Given that the important catalysts (which we touched on in late Mar. ‘14) associated with Avid Technology (AVID), are slowly but surely coming to fruition, we thought to provide a quick glimpse of how well it has outperformed the Russell 2000 and S&P 500 indexes.  Those catalysts include finishing up the restatements and possibly trading on NASDAQ again.  The restatements are pretty much done as the Company finally released its Q2 '14 10-Q and had the earnings call last week.  According to management, the Q3 '14 earnings release and 10-Q likely will be done on time.  In addition, the Company could begin trading on NASDAQ again by the end of this year, which is good news as it will impact the stock's liquidity positively and may attract institutional investors to the name.  In terms of performance, the charts below speak for themselves.

AVID vs Russell 2000 and S&P 500 since March 29, 2014

AVID vs Russell 2000 and S&P 500 since December 11, 2012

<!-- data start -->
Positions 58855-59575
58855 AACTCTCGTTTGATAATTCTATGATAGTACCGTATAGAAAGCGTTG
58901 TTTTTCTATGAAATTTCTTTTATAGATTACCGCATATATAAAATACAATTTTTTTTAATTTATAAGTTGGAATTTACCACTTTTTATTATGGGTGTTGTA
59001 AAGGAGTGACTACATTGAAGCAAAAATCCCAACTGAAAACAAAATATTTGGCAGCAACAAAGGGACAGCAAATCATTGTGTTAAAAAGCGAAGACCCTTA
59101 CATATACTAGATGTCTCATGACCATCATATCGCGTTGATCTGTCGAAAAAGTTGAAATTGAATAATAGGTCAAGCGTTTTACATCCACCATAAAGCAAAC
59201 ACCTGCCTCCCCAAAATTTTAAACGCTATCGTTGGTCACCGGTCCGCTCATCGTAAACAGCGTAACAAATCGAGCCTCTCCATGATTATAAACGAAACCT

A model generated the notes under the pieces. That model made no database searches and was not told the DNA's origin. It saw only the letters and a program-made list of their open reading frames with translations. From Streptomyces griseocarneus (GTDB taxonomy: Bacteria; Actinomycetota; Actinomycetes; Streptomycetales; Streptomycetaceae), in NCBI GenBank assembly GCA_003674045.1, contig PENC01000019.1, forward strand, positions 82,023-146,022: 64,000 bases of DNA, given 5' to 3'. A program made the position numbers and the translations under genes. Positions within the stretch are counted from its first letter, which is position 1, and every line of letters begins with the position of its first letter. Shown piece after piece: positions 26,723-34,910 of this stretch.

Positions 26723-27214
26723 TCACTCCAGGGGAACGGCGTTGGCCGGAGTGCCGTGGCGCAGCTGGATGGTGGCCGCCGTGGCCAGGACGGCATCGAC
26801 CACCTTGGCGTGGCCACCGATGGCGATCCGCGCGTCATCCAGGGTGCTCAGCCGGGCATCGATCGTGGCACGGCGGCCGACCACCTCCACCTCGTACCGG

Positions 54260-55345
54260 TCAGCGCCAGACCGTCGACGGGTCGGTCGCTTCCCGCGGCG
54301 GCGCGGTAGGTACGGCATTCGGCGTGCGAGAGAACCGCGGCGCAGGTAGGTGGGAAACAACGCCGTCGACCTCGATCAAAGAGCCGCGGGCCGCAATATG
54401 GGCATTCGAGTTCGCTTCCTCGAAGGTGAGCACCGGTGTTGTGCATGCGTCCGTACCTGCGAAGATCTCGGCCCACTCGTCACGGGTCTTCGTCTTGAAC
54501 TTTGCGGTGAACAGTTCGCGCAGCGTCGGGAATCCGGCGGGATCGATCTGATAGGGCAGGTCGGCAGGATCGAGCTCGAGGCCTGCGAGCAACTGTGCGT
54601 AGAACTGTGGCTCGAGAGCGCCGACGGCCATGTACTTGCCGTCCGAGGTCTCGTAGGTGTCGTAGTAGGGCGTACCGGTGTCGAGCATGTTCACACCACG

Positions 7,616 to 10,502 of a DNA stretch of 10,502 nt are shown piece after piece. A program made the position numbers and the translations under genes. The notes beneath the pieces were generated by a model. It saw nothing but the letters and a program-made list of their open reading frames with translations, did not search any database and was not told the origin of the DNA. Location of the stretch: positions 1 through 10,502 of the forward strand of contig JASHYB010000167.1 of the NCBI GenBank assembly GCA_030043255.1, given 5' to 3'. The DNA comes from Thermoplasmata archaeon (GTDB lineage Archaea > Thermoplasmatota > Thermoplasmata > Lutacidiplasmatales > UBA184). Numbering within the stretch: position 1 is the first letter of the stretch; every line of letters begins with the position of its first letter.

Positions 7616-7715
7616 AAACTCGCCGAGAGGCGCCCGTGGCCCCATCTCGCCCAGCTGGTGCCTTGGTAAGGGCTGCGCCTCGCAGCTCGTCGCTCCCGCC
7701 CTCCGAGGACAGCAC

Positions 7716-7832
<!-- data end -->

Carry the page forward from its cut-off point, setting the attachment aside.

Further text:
AVID closed on Friday at $10.05/sh.  For now, we continue to value AVID at around $11/sh, which by the way it hit on 9/12/14.  Our 5-year DCF resulted in a $9/sh equity valuation for AVID.  After adding what we expect is nearly $2/sh in tax savings by carrying forward its US NOLs, we think AVID could be worth approx. $11/sh.  We note that our margin assumptions are very conservative, and although from a top-line perspective, AVID will be a bit short of our expectations at the end of FY14, we think it can begin generating revenue growth in the high single to teens range in FY15, driven mainly by the 2016 Presidential election.  With all of this said, we will likely up our valuation of the Company at the end of this year.  Until then, we remain satisfied with how well it has performed when compared with the overall equity market.